"Interesting choice of words," mused Dr. McLuhan. "Good-LOOKING girl. The remark of a man who is visually-oriented, not tactually. And I further noticed that you could not bring yourself to look at her breasts as she took your order. You examined her only after she walked away - another example of the visual: the further she walked away, the more attractive she became."

"Actually," I apologized, blushing, "I'm rather inhibited." The Professor nodded. "Another interesting word. Inhibited is the opposite of exhibited," he pointed out, "and what is exhibited causes you to be inhibited."

* * *
A TOPLESS fashion show ensued, commentated by a young lady who was fully dressed and in good voice. "Now here, gentlemen," she said, "is the ideal opera gown for your wife." A gorgeously-endowed blonde appeared in a full-length gown open to the waist. The audience, composed mainly of Tuesday Downtown Operator-like types, gaped silently. "You're all dead out there," chided the commentator. "Where's the applause?"

"Now the word applause," interjected Dr. McLuhan, "comes from the Latin 'applaudere,' which means to explode. In early times, audiences applauded to show their disfavor; they clapped their hands literally to explode the performer off the stage. Hence you might say that that[sic] the silence here is a form of approbation, at least in the classical sense."

* * *
The show over, Tom Wolfe asked Waitress Marilyn: "Why do you wear pasties?" "Have to," she dimpled. "It's the law, when food is being served. For health reasons, you see?" Nobody saw. We invited Marilyn and Rochelle to join us for a drink. "Before we can sit with customers," said Marilyn, "we have to put brassieres on." She and Rochelle left and reappeared wearing black bras.

"I think brassieres look sexier than pasties, don't you?" Marilyn inquired. Everybody nodded. "Besides, you can walk faster with a brassiere." Everybody looked blank. "What I mean is," she went on, "you don't JIGGLE so." The discussion switched to the recent police raids on Off-Broadway, and Rochelle said "I guess it was just a test case, we haven't been bothered since. "I see," said Dr. McLuhan. "To mix a metaphor, it was the thin edge of the trial balloons." I'm sorry to report this, but it's a fact that he tittered at his own remark.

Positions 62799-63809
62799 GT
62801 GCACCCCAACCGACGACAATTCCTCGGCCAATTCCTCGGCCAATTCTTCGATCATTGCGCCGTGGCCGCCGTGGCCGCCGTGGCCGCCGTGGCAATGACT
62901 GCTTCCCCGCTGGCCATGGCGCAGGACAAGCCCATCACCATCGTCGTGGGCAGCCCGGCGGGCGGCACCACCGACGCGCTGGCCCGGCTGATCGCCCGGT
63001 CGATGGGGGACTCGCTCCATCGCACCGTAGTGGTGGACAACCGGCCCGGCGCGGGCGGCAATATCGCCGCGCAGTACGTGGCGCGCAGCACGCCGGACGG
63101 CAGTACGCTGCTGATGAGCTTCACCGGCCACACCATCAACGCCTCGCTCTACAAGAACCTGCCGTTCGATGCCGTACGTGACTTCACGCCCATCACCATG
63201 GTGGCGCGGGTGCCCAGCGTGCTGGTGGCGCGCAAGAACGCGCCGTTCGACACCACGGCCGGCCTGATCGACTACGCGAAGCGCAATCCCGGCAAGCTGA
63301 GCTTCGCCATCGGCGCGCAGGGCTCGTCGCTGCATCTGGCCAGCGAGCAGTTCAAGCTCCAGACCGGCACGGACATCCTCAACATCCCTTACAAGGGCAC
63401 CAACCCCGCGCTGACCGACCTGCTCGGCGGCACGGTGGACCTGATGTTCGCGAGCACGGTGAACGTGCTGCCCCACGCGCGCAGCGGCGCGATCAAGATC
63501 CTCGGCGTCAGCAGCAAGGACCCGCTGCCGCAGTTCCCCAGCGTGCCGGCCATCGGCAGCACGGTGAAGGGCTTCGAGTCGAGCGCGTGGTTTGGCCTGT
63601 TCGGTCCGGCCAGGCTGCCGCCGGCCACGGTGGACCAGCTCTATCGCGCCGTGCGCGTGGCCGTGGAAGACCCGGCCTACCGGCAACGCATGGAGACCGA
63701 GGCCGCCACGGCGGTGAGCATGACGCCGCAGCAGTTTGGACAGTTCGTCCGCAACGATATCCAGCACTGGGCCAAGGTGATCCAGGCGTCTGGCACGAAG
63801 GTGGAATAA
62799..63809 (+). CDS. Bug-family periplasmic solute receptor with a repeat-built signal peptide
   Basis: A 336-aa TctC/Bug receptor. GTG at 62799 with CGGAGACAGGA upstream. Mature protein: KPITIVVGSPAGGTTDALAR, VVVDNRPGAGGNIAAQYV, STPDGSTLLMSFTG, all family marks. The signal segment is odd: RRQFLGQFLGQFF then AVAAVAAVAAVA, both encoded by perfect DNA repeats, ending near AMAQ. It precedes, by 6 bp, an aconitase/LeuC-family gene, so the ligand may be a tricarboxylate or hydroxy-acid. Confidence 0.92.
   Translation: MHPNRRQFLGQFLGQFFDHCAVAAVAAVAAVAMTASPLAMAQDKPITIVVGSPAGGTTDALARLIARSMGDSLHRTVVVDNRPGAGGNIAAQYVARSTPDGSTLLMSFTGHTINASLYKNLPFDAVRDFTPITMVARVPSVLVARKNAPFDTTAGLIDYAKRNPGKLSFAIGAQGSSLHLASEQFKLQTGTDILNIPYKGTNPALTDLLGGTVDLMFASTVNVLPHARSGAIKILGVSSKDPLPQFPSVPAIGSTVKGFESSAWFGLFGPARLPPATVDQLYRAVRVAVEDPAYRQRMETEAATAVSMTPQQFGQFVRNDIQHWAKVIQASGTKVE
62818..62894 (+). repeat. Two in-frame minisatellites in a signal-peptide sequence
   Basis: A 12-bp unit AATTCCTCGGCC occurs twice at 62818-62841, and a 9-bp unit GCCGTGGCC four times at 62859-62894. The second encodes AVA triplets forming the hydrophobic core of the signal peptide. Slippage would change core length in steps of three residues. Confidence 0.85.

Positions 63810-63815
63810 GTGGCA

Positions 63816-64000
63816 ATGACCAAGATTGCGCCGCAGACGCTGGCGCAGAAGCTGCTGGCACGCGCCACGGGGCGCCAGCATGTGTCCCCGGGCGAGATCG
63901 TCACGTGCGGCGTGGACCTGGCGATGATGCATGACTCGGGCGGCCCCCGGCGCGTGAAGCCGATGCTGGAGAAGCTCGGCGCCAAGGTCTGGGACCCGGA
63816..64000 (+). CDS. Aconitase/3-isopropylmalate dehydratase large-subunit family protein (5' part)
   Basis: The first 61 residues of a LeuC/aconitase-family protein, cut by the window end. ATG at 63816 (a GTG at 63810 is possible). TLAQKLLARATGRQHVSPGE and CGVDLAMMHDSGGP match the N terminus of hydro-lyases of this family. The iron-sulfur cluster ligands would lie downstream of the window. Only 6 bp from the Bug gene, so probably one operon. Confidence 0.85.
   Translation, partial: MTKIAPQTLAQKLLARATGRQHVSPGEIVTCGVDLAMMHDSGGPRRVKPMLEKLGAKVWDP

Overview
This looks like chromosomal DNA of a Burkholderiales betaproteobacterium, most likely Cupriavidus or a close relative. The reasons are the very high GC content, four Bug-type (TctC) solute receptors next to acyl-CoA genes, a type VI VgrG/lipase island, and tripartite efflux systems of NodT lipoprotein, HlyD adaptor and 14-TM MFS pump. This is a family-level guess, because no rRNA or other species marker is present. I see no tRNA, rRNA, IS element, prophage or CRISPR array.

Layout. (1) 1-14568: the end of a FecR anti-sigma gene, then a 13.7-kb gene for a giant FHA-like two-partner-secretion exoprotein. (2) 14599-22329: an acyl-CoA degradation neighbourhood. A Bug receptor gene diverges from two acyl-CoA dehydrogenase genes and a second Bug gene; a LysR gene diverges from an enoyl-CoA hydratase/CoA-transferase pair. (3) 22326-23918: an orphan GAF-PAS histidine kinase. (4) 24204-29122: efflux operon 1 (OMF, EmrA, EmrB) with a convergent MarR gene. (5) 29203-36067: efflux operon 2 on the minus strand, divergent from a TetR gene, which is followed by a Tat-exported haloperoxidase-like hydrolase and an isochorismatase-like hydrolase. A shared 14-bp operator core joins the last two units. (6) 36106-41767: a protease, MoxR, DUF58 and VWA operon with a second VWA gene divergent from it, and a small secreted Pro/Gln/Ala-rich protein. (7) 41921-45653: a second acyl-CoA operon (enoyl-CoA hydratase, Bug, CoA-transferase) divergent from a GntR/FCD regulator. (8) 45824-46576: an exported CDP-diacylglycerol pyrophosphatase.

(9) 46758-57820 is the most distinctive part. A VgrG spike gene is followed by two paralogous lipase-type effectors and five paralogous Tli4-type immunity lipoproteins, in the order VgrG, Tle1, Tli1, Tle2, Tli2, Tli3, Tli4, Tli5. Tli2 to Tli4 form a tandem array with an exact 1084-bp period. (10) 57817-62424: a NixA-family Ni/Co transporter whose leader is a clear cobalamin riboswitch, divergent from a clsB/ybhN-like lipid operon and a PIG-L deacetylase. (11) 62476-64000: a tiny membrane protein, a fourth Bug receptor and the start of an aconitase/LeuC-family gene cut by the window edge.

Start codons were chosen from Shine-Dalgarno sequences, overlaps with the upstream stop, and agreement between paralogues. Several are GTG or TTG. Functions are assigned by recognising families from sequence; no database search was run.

We walked out into the sunshine, filled with innocence and good feelings, to find a young man on the sidewalk, handing out blue pamphlets for the "Scandinavian Massage Studio, Miss Ingrid, Director.: The copy read "Six young and trained Scandinavian girls are ready to serve you. For the tired executive we offer private massage rooms, private telephones, stock quotations, the Wall Street Journal, music."

It didn't sound relaxing at all. Not half as relaxing as lunch among the nymphs with Dr. Marshall McLuhan and his merry men.

HAROLD LIPSETT, the noted S.F. private eye who's now in London, to a Daily Mail interviewer: "In fiction, the detective wakes up at 4 p.m., kicks a blonde out of bed, takes a whisky, showers away the previous night's cuts and bruises, straps on his .45 and goes to the office. One of these things happens to me every day - I'm not going to say which one." ... speared the rod and spoiled the lightning;...